Keep track of your regular Direct Debits and standing orders
8th Feb 2016
Off the top of your head, could you list all of the regular payments you have coming out of your account this month? Do you know who your money is going to and how much is going to each one? If you’re currently shaking your head, then having a check through your bank statements should help to give you a better understanding of where your money is going to each month – and hopefully help you to free some of it up.
To help, we’re going to take you through how to conduct a quick audit of your bank balance step-by-step.
Step 1: List them all!
Before you do anything, go through your bank statements and list the details of all your regular payments, including any Direct Debits and standing orders that you have set up. To avoid any confusion, Direct Debits are something you give permission for, allowing a company to take a fixed or variable amount out of your account on an agreed date. A standing order gives the bank an instruction to pay a fixed amount regularly. If you want to know how Direct Debits work, check out our blog on the subject here.
Any regular payments that aren’t listed as Direct Debits or standing orders could be continuous payment authorities. These are often be used for paying subscriptions like magazine or dating memberships and give permission for regular payments to be taken when needed. They can be hard to spot as they tend to look just like any other payment on your statement.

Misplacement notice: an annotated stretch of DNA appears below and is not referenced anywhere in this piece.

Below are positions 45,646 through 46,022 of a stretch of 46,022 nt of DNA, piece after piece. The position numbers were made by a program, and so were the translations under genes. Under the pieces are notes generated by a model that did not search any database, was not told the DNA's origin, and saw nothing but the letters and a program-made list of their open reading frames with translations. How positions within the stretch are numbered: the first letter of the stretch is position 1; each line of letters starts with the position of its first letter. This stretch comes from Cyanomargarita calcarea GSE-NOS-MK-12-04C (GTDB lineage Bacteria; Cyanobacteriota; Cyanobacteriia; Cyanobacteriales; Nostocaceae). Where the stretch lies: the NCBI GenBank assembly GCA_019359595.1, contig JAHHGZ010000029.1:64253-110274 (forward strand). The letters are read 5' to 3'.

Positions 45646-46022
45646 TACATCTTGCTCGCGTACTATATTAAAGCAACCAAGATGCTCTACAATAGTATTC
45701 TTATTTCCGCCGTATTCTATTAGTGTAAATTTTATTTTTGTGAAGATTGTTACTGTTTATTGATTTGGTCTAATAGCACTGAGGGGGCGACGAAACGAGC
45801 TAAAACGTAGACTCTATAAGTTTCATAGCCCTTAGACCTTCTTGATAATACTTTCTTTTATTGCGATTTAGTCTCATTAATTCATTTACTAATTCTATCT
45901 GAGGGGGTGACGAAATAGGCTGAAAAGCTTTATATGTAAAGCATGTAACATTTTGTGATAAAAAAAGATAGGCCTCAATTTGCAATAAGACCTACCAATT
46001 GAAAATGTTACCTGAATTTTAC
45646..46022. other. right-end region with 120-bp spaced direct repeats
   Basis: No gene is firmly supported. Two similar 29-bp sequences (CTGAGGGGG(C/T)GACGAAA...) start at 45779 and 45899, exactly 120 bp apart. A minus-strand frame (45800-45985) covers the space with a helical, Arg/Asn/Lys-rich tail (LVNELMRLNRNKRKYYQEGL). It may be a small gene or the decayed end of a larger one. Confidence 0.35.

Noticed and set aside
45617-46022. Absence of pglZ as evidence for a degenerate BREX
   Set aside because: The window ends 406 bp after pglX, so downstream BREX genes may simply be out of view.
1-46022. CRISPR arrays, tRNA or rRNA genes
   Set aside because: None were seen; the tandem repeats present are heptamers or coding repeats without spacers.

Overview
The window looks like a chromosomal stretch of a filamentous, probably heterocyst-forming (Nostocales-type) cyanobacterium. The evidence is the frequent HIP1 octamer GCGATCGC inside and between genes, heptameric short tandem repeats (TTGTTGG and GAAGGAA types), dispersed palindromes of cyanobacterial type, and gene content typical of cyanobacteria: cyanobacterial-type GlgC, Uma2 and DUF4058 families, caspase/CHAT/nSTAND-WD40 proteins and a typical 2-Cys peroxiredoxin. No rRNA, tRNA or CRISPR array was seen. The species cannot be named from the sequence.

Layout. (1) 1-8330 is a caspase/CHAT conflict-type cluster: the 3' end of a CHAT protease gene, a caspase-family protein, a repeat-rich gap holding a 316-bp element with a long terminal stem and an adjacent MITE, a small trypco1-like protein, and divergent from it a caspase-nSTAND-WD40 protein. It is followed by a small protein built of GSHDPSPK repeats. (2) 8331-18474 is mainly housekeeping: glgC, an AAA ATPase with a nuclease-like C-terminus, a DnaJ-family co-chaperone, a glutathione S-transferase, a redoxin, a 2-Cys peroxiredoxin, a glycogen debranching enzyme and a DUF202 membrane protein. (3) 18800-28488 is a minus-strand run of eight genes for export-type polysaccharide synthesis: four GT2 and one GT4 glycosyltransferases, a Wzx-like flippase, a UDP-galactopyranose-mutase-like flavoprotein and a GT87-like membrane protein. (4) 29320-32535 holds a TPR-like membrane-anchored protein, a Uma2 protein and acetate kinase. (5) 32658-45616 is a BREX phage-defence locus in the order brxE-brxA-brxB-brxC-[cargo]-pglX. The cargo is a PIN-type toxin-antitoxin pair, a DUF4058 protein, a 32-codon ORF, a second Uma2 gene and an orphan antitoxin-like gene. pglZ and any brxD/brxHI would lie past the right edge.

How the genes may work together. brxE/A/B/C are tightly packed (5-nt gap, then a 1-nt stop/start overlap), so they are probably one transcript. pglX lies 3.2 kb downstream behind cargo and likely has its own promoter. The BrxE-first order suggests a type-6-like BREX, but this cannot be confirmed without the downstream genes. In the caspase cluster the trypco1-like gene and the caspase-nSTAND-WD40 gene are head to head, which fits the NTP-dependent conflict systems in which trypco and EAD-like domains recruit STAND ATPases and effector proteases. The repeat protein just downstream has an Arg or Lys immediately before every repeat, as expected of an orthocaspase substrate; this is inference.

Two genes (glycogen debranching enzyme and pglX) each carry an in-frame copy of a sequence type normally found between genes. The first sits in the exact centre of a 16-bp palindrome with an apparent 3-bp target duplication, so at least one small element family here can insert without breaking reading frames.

Step 2: Go through them
Once you’ve got everything listed, the next step is to go through and evaluate whether each payment is worth what you’re spending on it. If you were surprised at the amount of regular payments to your name, now is your chance to try and cut these down.
When you’re looking at each expense, ask yourself whether you actually use the service that you’re paying for. Do you get full use out of that £30-a-month gym membership? Or read every single magazine that comes as part of your monthly subscription? If you don’t use these services consistently, then it may be worth thinking about cutting them out.
Some decisions are going to be easier to make than others – for example, cancelling insurance for an item that you no longer have is a no-brainer but other decisions may be more difficult. If you’re not sure about cancelling a payment, look to see if you could reduce the cost of it instead.
When it comes to gym memberships you could look into a no-frills gym, or opt to try pay-as-you go if you know you’re only going to be an occasional visitor. You don’t even have to go to the gym at all to work out – why not try these free workout ideas? Choose to buy magazines individually if you only read them every other month and look for the best deals or cheapest packages when wanting to switch your TV streaming service.
For regular payments that are a necessity like energy bills, or broadband and phone payments, you could make a huge saving by switching. Read about how to switch your utility provider or mobile phone network on our blog.
Step 3: Cancel payments
You can cancel Direct Debits or standing orders whenever you want to. But for a continuous payment authority, you’ll have to get in touch with your card provider and request that they cancel it for you.
No matter what payment you’re cancelling, make sure that you’re not going to be breaching a contract. Depending on the situation you may be required to pay a penalty for cancelling the contract early or make alternative arrangements to pay off the rest of whatever you owe. Think long and hard before cancelling any type of insurance as well – you might find that the moment you cancel may just be the time that you need it.
< Back to articles